This paper seeks to explore and re-imagine the notion of literacy, by first reconceptualising it in its plural form as literacies, and second, by embedding it within the context of semio-technologies. From this basis, and employing interface theory, it contends that imagination serves as a launching pad for literacies, semio-technologies and literacies pedagogy. The paper also argues that in its plural form, literacies does not only entail the critical literacies, New Literacy Studies, new literacies and multiliteracies perspectives, but also encompasses other literacy permutations, such as multicultural literacies, pluralistic literacies, globalised literacies, digital literacies, mobile literacies, data literacies and high literacies. In addition, it proposes how literacies can be incorporated into school curricula and taught in both primary and secondary school contexts. It suggests three models (standalone, infusion and cross-cutting models) for curriculating literacies. Lastly, the paper characterises the changing nature of learners and the changing roles of teachers in view of ever-evolving literacies.
The article presents a mixed methods study on clicker interventions conducted in collaboration with four philosophy teachers at fourteen university lectures. The aim was to examine how feedback from the interventions were received and used by teachers and students. The data material comprises a quasi-experiment based on 6,772 student responses, student logs, a student survey and semi-structured interviews with the teachers. Findings show that students experience feedback that supports their self-monitoring and understanding of the content, and that the peer discussions enhanced student performance. The teachers also experienced an increased awareness of the students’ understanding of the topics. Yet, the findings indicate a gap between the reception and use of the feedback.
1–2-2019, Volume 14
Nordic Journal of Digital Literacy (NJDL) is aimed at researchers, school authorities, school leaders in primary and secondary schools, teachers in primary and secondary education, at colleges and universities, and others concerned with education and ICT.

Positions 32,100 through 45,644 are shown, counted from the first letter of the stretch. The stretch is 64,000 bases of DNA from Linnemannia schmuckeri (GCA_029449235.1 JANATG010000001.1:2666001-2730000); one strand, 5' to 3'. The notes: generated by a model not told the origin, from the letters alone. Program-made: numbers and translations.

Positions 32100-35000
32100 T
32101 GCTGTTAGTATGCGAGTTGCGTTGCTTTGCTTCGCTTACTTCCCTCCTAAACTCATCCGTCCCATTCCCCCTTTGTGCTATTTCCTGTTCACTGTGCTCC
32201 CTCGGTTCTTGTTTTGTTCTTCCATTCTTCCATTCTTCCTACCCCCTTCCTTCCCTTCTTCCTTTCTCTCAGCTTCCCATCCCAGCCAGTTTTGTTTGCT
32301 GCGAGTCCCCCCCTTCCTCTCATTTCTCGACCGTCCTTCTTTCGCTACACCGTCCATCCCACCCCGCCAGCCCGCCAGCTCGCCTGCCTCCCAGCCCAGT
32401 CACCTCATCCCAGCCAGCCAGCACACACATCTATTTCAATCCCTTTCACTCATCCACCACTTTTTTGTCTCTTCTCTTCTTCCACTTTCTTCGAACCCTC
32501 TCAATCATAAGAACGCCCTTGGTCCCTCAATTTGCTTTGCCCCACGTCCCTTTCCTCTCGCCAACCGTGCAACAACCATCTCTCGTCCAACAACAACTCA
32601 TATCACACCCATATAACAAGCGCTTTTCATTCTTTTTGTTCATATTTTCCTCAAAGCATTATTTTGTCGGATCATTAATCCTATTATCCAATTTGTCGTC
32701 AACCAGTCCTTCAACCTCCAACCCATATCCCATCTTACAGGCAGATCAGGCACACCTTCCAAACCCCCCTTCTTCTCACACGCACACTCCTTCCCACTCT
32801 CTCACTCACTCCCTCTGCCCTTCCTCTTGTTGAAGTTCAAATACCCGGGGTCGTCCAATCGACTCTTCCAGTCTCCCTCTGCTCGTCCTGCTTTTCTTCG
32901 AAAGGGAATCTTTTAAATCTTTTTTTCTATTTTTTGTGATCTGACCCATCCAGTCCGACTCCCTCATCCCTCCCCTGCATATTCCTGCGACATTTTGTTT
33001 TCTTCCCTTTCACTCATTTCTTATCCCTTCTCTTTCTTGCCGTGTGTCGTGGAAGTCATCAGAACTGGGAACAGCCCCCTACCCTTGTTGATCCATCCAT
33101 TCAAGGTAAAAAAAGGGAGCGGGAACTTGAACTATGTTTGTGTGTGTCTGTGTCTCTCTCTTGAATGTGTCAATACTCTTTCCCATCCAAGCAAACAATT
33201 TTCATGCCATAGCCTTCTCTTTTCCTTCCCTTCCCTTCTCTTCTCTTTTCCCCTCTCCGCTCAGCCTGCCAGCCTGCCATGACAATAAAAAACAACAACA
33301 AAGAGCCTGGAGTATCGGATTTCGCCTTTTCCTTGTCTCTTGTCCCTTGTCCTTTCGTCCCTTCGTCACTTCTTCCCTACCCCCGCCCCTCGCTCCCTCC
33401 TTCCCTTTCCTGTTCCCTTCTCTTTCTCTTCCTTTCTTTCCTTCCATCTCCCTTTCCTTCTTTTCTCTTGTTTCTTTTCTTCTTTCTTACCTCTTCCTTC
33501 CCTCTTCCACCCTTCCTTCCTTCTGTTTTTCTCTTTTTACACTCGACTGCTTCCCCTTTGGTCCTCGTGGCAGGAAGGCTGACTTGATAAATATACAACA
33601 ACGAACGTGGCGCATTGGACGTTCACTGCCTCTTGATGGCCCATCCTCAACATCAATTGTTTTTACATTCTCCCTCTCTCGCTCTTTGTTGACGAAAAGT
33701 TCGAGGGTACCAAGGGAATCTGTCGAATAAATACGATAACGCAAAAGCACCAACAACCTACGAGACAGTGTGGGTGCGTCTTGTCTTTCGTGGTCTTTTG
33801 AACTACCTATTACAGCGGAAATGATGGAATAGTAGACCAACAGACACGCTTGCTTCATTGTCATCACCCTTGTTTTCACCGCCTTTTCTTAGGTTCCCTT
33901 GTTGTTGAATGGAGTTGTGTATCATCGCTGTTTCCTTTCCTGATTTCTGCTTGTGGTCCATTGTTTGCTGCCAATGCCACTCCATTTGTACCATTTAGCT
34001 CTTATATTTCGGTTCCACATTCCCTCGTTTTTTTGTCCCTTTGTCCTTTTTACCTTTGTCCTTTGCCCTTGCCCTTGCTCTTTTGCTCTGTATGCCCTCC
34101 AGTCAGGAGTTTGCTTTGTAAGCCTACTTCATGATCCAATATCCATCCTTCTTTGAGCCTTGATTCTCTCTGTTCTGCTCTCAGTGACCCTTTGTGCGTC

The journal contains peer-reviewed articles, conference papers, debates and commentaries, software and book reviews. Through dissemination of national and international research, the journal contributes to the debate on education policy. The journal aims at creating a platform for the critical analysis of digital literacy and competence, and the use of ICT in educational context. Moreover the aim is to stimulate dialogue between different participants in the field. Upon reception, the editor evaluates all submissions. After editor screening, approved contributions are sent to at least two anonymous international reviewers.
Nordic Journal of Digital Literacy has a focus on articles that deal thematically with digital literacy and the use of ICT in educational settings. Papers can among others be targeted on the following themes:
ICT use and innovation in education
Theoretical, methodological and practical challenges around the use of ICT in education
ICT in subjects (didactic context)
Evaluation and development
Learners’ work and learners’ ICT skills
Teachers, teacher education and classroom management
Greta Bjork Gudmundsdottir
Kjetil L. Høydal
Cathrine E. Tomte
Fredrik Mork Røkenes
Ove Edvard Hatlevik
Lise Øen Jones
Birgitte Holm Sørensen
Design: Type It AS
Typeset: Bøk Oslo AS
ISSN online: 1891-943X
The journal is published in collaboration with the Norwegian Directorate for Education and Training
© Scandinavian University Press / Universitetsforlaget 2019